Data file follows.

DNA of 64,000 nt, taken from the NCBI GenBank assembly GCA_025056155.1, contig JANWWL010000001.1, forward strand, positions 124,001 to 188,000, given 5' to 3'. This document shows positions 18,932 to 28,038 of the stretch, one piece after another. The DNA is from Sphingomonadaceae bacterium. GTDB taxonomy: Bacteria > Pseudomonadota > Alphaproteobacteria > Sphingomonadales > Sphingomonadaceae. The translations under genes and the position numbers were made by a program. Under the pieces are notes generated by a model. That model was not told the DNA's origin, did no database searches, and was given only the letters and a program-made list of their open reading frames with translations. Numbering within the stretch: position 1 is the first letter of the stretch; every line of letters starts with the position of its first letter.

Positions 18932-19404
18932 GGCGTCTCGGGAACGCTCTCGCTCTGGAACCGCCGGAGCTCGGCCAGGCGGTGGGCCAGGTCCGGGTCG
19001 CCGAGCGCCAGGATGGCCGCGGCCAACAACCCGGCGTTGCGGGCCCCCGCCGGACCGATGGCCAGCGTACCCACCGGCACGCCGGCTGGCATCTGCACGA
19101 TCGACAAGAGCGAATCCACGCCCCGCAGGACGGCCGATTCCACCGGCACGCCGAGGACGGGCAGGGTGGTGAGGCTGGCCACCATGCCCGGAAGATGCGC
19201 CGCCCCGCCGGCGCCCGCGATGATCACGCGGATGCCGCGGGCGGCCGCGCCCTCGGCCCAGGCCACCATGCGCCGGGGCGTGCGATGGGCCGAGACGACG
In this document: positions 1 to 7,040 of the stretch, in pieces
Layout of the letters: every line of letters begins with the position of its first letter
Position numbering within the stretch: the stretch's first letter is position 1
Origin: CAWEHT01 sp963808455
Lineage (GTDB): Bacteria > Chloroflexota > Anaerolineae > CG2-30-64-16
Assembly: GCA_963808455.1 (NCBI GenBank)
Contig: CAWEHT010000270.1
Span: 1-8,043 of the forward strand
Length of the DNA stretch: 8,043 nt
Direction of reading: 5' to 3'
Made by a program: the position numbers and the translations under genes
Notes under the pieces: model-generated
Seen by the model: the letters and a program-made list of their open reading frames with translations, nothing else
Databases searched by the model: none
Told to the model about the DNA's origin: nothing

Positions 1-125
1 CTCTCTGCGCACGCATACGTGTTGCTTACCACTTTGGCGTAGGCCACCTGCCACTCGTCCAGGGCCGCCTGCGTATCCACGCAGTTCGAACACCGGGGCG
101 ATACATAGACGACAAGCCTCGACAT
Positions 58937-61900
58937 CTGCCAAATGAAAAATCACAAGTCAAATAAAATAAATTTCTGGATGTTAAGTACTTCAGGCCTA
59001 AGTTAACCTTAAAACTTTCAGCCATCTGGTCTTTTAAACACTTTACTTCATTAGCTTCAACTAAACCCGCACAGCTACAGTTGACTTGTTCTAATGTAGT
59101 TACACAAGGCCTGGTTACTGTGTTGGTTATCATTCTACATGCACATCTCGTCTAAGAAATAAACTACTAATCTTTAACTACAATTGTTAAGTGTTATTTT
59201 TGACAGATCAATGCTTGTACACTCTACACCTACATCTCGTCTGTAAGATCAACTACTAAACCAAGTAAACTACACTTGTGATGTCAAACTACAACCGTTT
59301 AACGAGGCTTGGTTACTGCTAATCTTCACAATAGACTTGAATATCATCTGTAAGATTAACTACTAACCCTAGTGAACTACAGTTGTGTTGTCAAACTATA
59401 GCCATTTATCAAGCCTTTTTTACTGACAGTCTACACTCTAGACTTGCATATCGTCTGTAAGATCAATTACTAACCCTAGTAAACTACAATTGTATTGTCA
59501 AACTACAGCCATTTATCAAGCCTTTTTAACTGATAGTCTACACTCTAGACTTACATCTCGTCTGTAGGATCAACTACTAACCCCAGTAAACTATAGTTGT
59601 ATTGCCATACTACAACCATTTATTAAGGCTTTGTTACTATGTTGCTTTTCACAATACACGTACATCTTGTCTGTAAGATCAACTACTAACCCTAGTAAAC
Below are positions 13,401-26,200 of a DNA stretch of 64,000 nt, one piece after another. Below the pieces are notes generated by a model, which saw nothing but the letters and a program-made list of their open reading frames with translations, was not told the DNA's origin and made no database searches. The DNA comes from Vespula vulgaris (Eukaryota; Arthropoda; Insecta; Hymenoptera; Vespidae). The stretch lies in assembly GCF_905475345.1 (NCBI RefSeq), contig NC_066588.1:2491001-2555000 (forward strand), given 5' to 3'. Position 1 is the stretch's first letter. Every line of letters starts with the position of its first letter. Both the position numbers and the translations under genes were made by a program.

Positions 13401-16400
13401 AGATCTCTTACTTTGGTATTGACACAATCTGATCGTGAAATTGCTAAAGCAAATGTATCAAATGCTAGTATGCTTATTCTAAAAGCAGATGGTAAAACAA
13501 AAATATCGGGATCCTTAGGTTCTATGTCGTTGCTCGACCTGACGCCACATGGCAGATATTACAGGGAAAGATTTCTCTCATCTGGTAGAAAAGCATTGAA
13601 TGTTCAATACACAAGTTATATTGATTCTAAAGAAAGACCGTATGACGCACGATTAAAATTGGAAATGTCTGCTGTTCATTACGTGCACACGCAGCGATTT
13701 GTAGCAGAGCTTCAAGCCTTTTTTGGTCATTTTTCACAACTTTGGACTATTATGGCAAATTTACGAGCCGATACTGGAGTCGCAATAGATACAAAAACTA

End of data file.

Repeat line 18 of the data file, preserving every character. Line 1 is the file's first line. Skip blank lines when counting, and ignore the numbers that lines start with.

Notes under the pieces: model-generated